Bilingual advantage (BA) in executive functions has been controversially discussed for decades, with complex and inconsistent empirical findings. This study conducted three classic tasks (i.e. Flanker, Simon and Spatial Stroop tasks) measuring executive functions with English monolingual, Chinese monolingual and Chinese- English bilingual young adults. Unlike traditional button-press experiments, participants in the current study provided their responses via mouse movement on MouseTracker. This novel technique is considered more sensitive than traditional measure to participants’ decision/action dynamics which might be obscured by button- press experiments. However, the current results did not replicate our previous findings and even reported negative effects (i.e. monolinguals outperformed bilinguals), which motivated us to analyse the individual variability of the raw data more deeply. Large individual variability has been found within groups and within individuals, illustrating various response characteristics of individuals. Such large variability was extremely unexpected, which warrants further research. In conclusion, the current results would not support the BA claim, and standard analysis of mouse movements might obscure large individual variability. Further studies should be cautious of asserting BA before examining individual variability.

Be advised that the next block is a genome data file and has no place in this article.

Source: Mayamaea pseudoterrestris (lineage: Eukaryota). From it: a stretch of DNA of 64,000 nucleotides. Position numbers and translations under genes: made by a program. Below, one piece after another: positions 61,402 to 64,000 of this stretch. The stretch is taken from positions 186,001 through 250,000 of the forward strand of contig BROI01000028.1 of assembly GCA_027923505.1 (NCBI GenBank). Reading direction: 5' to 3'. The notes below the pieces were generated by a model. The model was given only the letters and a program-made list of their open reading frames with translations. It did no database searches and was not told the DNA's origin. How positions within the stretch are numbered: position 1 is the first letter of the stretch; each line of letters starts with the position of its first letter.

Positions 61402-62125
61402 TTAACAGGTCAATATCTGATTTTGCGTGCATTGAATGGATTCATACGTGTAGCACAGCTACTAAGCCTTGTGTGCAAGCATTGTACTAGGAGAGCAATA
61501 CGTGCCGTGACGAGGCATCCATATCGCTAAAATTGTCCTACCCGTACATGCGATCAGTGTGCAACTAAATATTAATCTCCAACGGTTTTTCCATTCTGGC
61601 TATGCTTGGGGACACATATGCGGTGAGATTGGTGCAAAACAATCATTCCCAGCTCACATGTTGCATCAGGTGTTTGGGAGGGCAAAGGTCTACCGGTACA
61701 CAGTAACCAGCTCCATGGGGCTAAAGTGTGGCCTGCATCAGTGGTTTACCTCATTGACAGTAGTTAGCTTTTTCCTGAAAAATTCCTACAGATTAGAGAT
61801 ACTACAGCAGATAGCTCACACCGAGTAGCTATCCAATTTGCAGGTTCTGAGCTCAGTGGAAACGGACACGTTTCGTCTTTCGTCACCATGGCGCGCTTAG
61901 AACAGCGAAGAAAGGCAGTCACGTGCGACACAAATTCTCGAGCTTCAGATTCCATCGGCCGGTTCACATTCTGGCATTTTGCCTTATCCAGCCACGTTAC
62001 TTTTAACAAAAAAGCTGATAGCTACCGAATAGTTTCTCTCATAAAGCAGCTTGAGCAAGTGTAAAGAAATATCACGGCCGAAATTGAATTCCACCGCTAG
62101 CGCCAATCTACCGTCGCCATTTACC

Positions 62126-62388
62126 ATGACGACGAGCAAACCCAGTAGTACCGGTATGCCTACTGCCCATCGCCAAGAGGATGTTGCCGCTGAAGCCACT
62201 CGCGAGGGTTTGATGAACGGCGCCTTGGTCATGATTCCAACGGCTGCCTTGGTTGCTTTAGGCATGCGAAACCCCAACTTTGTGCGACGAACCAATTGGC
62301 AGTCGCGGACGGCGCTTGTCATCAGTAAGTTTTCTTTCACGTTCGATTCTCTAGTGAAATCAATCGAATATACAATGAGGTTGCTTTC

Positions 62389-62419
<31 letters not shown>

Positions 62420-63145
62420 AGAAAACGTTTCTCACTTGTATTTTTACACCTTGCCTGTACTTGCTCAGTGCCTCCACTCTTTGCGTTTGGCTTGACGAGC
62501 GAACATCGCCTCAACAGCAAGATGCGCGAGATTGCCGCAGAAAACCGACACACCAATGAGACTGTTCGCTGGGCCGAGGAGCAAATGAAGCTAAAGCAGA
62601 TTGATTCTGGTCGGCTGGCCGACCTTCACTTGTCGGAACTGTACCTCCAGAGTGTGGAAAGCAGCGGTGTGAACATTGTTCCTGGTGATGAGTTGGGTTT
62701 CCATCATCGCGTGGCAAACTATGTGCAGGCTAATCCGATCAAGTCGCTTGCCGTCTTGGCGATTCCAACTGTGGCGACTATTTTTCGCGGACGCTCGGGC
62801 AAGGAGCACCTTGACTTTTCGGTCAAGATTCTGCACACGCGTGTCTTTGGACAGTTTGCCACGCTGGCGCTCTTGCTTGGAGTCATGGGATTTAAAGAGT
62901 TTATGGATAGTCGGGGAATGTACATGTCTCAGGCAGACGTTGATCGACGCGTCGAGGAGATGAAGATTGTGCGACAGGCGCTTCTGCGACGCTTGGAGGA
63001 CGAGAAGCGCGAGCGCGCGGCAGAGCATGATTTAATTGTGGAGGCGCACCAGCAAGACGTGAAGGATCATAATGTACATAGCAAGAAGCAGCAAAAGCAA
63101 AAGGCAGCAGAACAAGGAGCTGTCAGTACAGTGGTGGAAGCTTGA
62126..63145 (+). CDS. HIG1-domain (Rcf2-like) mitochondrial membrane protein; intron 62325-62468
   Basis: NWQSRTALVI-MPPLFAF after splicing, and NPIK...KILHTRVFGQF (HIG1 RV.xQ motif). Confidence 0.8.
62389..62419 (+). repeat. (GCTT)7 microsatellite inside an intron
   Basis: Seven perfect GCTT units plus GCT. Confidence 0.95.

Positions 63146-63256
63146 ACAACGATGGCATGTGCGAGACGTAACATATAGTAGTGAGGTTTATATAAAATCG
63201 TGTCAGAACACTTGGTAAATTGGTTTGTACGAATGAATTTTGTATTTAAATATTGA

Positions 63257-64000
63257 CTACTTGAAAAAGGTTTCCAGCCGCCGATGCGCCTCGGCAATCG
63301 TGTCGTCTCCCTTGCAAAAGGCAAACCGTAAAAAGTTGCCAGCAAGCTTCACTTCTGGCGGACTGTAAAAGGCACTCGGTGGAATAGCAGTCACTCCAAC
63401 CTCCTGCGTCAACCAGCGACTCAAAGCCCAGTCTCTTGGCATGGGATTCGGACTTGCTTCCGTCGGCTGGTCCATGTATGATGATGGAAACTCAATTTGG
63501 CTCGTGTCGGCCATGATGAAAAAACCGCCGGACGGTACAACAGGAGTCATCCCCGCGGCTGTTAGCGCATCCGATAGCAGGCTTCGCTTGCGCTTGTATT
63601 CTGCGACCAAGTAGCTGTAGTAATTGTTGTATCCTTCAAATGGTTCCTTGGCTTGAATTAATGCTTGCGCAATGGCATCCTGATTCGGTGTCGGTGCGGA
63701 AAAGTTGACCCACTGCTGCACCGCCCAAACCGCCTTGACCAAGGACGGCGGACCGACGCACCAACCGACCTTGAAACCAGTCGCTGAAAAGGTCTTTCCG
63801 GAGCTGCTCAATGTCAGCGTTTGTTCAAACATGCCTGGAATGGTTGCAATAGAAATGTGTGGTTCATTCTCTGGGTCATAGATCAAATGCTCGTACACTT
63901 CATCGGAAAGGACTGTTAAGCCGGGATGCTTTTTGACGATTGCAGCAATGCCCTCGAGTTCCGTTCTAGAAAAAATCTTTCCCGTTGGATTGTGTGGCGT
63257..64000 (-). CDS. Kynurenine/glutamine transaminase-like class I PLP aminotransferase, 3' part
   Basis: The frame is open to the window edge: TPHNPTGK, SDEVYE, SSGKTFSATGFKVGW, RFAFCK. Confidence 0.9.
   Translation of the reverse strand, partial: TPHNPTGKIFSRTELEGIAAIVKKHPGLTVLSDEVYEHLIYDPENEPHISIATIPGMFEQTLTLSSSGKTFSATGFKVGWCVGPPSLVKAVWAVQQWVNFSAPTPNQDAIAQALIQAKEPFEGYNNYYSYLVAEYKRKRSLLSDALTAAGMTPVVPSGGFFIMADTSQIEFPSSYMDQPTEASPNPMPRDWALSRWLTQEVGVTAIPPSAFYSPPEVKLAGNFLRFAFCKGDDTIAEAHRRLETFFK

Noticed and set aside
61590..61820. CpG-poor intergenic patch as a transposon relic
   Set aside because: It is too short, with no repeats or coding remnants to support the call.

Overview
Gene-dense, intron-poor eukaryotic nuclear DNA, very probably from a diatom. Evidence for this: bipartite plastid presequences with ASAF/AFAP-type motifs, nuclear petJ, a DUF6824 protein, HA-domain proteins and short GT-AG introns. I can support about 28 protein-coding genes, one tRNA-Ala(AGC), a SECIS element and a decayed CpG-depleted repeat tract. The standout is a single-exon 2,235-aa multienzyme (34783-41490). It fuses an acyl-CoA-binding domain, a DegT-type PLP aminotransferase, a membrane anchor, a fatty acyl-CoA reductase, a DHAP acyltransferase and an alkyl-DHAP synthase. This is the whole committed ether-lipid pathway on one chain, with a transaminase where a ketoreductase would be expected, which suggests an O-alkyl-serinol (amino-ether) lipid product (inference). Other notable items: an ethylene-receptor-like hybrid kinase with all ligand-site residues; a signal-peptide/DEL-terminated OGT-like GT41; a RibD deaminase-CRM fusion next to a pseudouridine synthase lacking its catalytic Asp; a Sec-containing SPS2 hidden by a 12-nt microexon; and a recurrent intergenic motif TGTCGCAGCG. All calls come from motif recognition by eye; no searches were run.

|Date of Award||23 Jan 2019|
- The University of Bristol
|Supervisor||Markus F Damian (Supervisor)|